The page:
(Reuters) - The son of a Kenyan government official was one of the masked gunmen who killed nearly 150 at a university last week, the interior ministry said on Sunday, as Kenyan churches hired armed guards to protect their Easter congregations.

Pope Francis decried Thursday's attack in his Easter Sunday service, praying for those killed by Islamist gunmen who hunted down Christians while sparing Muslims.

At one church in the Indian Ocean port city of Mombasa, worshippers were evacuated and a bomb disposal unit deployed due to a suspicious vehicle parked outside the church.

Interior Ministry spokesman Mwenda Njoka said Abdirahim Abdullahi, son of a government official in the northern Mandera county bordering Somalia, was one of four gunmen who stormed the college campus in northeastern town of Garissa.

"The father had reported to security agents that his son had disappeared from home... and was helping the police try to trace his son by the time the Garissa terror attack happened," Njoka told Reuters in a text message.

President Uhuru Kenyatta on Saturday said the planners and financiers of Islamist attacks were "deeply embedded" within Kenyan communities and urged Muslims to do more to fight radicalisation.

A Garissa-based official said the government was aware Abdullahi, a former University of Nairobi law student, had joined the militant group al Shabaab after graduating in 2013.

"He was a very brilliant student. But then he got these crazy ideas," said the official.


Al Shabaab group said the assault on Garissa, some 200km (120 miles) from the Somali border, was revenge for Kenya sending troops into Somalia to fight alongside African Union peacekeepers against the al Qaeda-aligned group.

The militants have threatened to turn Kenyan cities "red with blood" and police have stepped up security at shopping malls and public buildings in the capital Nairobi, and the eastern coastal region which has been prone to al Shabaab attacks.

The Garissa assault has further strained the historically cordial relations between Kenya's Christian and Muslim communities, which have deteriorated due to frequent Islamist attacks on Christian priests and churches.

Kenyan priests said they feared churches could be targeted on Easter Sunday, the main liturgical feast in the Christian calendar.

"We are very concerned about the security of our churches and worshippers, especially this Easter period, and also because it is clear that these attackers are targeting Christians," Willybard Lagho, a Mombasa-based Catholic priest and chairman of the Coast Interfaith Council of Clerics (CICC), told Reuters.

He said churches Mombasa were hiring armed police and private security guards for mass on Easter Sunday. Christians make up 83 percent of Kenya's 44 million population.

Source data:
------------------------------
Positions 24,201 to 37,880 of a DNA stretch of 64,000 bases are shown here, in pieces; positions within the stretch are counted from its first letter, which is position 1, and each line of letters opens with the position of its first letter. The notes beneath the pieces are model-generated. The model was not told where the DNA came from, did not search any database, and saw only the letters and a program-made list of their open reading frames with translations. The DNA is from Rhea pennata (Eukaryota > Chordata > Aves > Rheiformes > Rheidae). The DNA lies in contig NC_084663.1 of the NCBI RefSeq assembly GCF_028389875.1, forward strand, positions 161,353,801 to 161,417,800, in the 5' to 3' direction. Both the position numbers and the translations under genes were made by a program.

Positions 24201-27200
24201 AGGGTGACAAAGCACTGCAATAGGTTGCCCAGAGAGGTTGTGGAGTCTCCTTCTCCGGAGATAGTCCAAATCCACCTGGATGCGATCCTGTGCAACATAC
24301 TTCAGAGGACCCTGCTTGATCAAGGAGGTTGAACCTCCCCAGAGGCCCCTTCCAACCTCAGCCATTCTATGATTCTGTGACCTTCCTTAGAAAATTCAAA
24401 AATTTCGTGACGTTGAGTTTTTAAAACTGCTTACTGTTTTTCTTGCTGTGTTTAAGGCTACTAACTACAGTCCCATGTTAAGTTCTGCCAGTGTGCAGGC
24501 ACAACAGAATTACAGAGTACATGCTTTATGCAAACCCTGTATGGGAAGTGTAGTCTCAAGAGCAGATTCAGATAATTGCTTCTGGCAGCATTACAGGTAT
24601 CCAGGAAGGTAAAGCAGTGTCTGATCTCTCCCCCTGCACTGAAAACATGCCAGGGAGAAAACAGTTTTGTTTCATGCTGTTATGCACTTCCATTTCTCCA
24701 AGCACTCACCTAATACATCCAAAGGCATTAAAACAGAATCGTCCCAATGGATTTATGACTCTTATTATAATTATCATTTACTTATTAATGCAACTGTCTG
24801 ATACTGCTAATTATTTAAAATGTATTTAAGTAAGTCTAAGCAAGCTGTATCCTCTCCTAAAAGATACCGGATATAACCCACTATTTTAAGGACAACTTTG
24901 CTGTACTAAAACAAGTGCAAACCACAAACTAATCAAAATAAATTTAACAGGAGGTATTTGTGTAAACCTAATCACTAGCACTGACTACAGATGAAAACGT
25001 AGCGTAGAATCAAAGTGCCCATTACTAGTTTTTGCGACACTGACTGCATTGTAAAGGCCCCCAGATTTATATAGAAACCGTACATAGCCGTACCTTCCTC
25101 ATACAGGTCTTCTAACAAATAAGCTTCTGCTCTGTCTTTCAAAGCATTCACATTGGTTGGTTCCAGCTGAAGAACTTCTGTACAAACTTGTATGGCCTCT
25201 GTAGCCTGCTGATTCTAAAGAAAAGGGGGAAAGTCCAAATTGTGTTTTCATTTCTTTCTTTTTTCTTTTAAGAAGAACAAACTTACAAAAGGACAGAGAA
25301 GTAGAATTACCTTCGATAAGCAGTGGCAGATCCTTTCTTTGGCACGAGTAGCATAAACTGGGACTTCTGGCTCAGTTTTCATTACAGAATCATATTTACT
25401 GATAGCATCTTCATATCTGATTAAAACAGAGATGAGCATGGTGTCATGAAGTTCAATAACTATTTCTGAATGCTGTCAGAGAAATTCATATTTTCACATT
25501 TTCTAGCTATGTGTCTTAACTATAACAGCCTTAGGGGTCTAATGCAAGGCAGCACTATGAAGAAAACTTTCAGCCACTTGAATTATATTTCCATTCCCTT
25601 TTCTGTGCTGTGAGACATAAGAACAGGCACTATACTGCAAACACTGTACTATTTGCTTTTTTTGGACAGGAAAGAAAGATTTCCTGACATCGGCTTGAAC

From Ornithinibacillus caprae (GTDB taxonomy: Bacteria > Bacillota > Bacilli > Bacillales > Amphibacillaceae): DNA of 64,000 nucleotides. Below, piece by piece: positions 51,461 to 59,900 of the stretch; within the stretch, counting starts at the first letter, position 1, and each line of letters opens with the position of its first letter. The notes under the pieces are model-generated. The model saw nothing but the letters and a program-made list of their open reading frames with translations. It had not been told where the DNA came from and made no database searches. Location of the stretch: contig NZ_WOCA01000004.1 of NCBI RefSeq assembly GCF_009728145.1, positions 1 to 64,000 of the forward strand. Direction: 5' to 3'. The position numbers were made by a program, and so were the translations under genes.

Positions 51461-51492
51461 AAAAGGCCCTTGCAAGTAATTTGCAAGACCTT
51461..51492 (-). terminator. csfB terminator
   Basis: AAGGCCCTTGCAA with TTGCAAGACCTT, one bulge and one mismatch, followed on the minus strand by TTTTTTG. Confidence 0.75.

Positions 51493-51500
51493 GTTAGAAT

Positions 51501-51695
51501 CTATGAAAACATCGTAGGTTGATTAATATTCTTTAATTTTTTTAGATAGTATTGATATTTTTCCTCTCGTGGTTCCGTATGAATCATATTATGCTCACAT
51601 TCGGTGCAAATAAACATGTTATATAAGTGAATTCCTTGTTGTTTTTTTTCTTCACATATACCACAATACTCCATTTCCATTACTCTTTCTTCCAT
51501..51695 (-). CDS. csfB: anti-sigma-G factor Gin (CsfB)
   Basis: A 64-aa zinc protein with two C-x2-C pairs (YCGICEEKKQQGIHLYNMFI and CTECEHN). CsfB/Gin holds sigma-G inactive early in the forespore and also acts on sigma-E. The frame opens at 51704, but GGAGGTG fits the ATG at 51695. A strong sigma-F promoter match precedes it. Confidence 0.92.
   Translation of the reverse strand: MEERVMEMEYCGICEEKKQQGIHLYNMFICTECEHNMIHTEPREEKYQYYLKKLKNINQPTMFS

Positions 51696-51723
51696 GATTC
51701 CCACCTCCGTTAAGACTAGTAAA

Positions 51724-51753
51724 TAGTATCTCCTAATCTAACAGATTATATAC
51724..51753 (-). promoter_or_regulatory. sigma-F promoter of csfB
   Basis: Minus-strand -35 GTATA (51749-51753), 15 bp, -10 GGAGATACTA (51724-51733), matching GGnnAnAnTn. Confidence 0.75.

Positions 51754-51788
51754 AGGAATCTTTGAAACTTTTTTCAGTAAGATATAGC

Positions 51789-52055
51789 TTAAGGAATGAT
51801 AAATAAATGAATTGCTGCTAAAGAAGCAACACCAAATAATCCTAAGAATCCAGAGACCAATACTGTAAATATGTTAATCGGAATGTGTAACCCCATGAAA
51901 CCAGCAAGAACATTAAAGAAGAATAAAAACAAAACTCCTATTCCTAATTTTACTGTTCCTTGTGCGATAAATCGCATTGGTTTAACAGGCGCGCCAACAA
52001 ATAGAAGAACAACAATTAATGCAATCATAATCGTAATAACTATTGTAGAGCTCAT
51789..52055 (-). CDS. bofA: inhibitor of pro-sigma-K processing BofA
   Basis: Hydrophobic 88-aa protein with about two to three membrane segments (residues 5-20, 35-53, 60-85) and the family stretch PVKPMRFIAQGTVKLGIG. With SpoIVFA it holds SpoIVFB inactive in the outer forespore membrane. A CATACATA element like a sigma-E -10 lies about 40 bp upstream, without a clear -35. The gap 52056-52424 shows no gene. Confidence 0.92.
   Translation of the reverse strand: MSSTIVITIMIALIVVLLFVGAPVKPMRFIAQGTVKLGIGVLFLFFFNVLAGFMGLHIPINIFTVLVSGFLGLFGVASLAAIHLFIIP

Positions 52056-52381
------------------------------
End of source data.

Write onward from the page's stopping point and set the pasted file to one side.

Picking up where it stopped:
In Nairobi's Holy Family Basilica cathedral, two uniformed police officers armed with AK-47 rifles manned the entrance gate. One officer said more plain clothes officers were inside.

Three private security guards frisked churchgoers with hand-held metal detectors, while a fourth guard used a mirror to check for explosives underneath cars.

"Everyone is anxious and you never know what will happen next, but we believe the biggest protector is God and we are praying," said Samuel Wanje, 27, a youth member at the church.

In Garissa, where masked gunmen in 2012 killed more than a dozen people in simultaneous gun and grenade raids on two churches, six soldiers guarded the town's main Christian church and about 100 worshippers ahead of Sunday mass.

Kenyatta is under pressure to halt Islamist attacks that have ravaged Kenya's tourist industry. A dusk-to-dawn curfew is in force along Kenya's 700km border with Somalia and helicopters monitor its palm-fringed coast, popular with Western tourists and the scene of Islamist attacks in the past.

Coastal Region police chief Robert Kitur told Reuters extra uniformed and plain-clothes police officers had been deployed.

Late on Saturday, 613 students and 50 staff from Garissa University College arrived in Nairobi to an emotional welcome by parents and relatives. Parents of missing students attempted to identify bodies at the city's mortuary.

Garissa was the most deadly attack on Kenyan soil since al Qaeda in 1998 bombed the U.S. embassy in Nairobi, killing more than 200 people and wounding thousands of others.

(Additional reporting by Drazen Jorgic in Nairobi and Joseph Akwiri in Mombasa; Writing by Drazen Jorgic; Editing by Jon Boyle)